Here’s a nice piece of research from Richard Bernstein of Richard Bernstein Advisors. He offers the antithetical view of today’s high frequency trading mentality/environment and claims that buy and hold isn’t at all dead. Bernstein just says it’s misunderstood:
“Buy-and-hold strategies typically do perform well, but their success is predicated on buying and holding the correct assets. Having exposures to the correct market segments is called beta management, and investors tend to be very poor beta managers.
“Stocks for the long run” was the theme of the late 1990s and early-2000s, and investors were encouraged to buy-and-hold S&P 500 index funds. That seemed to make sense to them at the time because the US stock market had just finished one of its most successful performance decades in history. As a result, investors preferred US stocks. Unfortunately, US stocks subsequently underperformed.
Chart 2 shows why investors wanted to accentuate US stocks in their portfolios at the beginning of the 2000s. Chart 3 shows what actually happened in the subsequent ten years, and why investors perceive that there was a “lost decade in stocks” and that “buyand-hold is dead”. However, if one had bought and held emerging market stocks in 2000 rather than US stocks, one would be very happy today. If one had bought and held BRICs, one would be very happy today. Buy-and-hold has continued to be a viable investment strategy, so long as investors bought and held the correct stocks!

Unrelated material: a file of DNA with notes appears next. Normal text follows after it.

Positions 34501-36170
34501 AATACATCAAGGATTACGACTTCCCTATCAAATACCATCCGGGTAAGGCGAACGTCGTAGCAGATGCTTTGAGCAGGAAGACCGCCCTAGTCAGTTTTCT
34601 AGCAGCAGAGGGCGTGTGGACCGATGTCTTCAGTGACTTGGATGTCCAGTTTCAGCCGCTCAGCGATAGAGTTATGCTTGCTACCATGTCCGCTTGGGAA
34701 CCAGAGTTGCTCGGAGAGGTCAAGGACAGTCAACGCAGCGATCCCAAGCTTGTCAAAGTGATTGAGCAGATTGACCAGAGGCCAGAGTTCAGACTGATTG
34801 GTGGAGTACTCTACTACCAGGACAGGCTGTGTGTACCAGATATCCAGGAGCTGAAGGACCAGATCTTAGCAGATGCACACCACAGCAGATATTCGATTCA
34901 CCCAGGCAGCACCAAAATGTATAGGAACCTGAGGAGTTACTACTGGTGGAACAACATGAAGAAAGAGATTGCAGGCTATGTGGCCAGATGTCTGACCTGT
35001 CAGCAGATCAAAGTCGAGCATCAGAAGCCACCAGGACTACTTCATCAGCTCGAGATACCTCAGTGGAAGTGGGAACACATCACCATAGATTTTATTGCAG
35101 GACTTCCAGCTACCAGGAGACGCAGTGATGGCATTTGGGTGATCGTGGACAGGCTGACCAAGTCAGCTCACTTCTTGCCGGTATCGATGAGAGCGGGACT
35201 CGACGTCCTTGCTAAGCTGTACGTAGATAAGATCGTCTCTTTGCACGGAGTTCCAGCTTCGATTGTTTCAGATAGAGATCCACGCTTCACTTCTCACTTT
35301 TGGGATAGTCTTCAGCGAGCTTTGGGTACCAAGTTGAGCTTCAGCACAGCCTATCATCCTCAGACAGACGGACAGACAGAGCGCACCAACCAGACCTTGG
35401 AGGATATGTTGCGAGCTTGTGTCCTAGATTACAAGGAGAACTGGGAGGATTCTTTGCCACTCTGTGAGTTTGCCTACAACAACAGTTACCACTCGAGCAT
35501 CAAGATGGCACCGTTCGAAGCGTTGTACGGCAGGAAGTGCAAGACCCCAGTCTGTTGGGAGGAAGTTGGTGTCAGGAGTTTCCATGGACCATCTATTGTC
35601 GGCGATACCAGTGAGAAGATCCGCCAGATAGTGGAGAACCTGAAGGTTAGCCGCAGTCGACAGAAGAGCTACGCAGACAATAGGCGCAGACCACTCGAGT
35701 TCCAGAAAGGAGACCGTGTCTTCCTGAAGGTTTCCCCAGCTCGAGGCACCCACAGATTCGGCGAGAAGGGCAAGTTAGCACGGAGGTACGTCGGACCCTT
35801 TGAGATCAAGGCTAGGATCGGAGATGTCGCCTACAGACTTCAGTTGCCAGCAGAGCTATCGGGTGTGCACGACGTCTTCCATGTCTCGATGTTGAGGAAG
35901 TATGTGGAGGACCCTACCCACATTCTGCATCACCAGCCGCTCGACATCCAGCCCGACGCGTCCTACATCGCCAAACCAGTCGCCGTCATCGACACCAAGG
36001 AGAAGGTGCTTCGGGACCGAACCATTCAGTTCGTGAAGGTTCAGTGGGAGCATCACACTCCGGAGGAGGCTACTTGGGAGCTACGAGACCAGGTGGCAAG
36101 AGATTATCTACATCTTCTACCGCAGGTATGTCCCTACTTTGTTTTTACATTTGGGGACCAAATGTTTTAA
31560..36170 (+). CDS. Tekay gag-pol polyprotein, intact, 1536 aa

Ironically, many investors today seem to be following the same formula they followed last decade, and are again buying and holding the prior decade’s winners. In our opinion, these investors are positioning their portfolios for another “lost decade in equities”.”
Read the full piece here.